Phocuswright, the world’s leading travel industry research authority, has released its new Green Innovation report, ahead of the upcoming Phocuswright Europe Conference, which takes place in Barcelona on June 12-14.
Sustainability will be a key topic driving the agenda at this year’s Phocuswright Europe.
Eugene Ko, Director of Marketing and Communications at Phocuswright, said: “Climate change is happening now, meaning the travel industry is at a crossroads; it can either take action to become more sustainable via innovation – or be forced to do so via crises and regulation. Increasing global action on climate change will create various challenges for the travel industry – but travel companies must innovate now or these challenges will become more difficult and they face being left behind.”
The new Phocuswright report details the main drivers behind change for the travel industry, as well as meaningful actions travel companies can take. Here are five key drivers for 2023 and beyond:
• Increasing regulatory challenges – Travel companies can expect increasing regulatory challenges as a result of various green initiatives, which they must adapt to. For example, France banning short-haul flights where rail options are available, and various resorts adding new entry fees to control “overtourism”. These are the tip of the iceberg of what’s to come.
• Acting on traveler sentiment – 55% of travelers age 18-34 are now likely to pay to offset their carbon footprint when flying (according to a recent Phocuswright study). This represents a growing share of consumers that are eager to act on sustainable travel. However, travel companies must not rely on traveler sentiment alone to guide their sustainability investments. If data and algorithms can be employed in a way that keeps users glued to social media, travel companies can and must harness innovative, technology-driven processes to make environmentally-positive travel decisions possible and desirable.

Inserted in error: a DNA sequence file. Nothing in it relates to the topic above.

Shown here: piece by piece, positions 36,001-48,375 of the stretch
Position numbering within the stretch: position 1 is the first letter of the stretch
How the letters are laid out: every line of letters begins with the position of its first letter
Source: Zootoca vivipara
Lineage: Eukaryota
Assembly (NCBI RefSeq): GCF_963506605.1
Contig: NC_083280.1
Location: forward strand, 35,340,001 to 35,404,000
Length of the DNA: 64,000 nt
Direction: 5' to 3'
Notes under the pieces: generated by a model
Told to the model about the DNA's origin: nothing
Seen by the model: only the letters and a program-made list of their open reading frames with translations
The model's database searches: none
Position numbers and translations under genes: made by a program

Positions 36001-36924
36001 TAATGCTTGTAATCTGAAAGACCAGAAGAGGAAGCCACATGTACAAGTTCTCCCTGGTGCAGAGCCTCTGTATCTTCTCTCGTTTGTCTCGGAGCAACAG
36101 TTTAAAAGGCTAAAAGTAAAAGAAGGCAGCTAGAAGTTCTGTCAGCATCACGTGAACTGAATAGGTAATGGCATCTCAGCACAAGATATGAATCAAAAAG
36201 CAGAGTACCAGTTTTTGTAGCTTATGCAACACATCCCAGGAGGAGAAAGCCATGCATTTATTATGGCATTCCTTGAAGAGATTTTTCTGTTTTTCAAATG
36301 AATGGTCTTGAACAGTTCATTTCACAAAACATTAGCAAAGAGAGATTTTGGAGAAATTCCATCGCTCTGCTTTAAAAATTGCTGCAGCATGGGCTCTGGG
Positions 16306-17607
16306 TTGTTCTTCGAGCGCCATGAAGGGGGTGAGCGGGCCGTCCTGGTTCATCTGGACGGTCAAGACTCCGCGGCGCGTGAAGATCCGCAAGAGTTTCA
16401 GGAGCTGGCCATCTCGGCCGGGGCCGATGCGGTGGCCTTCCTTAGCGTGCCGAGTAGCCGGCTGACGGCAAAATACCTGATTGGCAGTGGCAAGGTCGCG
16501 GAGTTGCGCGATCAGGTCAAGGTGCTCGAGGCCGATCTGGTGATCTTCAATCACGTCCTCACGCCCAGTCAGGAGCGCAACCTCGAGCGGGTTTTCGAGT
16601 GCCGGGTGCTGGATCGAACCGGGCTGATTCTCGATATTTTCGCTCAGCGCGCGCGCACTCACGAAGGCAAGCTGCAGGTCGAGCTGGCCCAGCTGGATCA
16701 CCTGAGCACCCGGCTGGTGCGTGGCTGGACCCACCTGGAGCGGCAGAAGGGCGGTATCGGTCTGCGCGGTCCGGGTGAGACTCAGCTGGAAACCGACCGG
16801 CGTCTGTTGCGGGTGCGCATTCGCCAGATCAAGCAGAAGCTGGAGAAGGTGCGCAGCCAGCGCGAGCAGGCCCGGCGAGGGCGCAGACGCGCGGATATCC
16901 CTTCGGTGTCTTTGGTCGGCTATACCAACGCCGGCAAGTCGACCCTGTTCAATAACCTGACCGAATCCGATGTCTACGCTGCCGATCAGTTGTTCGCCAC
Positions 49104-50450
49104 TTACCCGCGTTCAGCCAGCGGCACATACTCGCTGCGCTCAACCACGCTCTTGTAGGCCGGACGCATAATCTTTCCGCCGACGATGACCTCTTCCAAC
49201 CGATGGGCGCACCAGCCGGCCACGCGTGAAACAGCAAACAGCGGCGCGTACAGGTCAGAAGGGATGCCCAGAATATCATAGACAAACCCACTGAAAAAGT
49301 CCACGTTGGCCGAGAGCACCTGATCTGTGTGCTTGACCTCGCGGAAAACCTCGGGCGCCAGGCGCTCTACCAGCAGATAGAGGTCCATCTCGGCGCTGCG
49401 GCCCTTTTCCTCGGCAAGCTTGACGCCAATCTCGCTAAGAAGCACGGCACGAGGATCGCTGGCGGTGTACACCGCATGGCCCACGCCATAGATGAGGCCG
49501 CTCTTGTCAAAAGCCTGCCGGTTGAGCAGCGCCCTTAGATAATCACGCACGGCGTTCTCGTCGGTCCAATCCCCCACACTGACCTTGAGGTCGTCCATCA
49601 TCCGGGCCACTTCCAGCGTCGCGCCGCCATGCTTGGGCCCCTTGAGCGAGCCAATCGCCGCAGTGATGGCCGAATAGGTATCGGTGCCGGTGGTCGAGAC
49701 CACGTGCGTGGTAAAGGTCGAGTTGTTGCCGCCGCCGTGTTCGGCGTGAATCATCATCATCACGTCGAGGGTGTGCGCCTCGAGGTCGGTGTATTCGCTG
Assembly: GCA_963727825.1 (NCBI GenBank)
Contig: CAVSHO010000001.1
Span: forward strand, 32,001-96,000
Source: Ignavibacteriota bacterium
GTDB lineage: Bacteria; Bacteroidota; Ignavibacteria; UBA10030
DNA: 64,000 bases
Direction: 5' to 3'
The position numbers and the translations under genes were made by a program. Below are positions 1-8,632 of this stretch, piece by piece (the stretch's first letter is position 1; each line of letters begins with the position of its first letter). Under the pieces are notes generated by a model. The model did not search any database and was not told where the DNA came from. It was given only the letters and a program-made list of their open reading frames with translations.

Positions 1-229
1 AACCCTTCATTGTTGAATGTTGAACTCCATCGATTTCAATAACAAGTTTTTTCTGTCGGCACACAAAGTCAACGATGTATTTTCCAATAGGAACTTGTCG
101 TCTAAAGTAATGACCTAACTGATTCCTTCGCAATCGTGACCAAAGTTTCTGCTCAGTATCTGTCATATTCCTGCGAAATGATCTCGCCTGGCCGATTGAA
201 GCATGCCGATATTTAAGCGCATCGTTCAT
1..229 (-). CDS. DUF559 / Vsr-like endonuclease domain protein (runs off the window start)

• Individual travel companies spearheading efforts – Intrepid Travel, which in 2020 declared a climate emergency, is pushing travel companies to follow its lead in committing to specific targets for reducing carbon emissions through the Science Based Targets initiative (SBTi). While the first step is formally committing to reduce emissions, travel companies must then establish an action plan for how they will meet specific targets and find a way to accurately measure their emissions.
• Enabling and empowering travelers during shopping and booking – Sustainability practices and products should be fully transparent, certified and prominently displayed for travelers during the shopping process. Travel companies can increase their impact by working with vendors to foster sustainability throughout their supply chains.
• Increased focus on innovation, for profit and for planet – There are opportunities to create impactful products and services now. The sustainable future will crown new winners and losers, and established travel companies and would-be startups alike should actively pursue innovation in this area. Sustainability initiatives at corporations appear to drive better financial performance due to mediating factors such as improved risk management and more innovation. Whether motivated by the love of travel or profit, the tourism industry must accelerate sustainability action and innovation.
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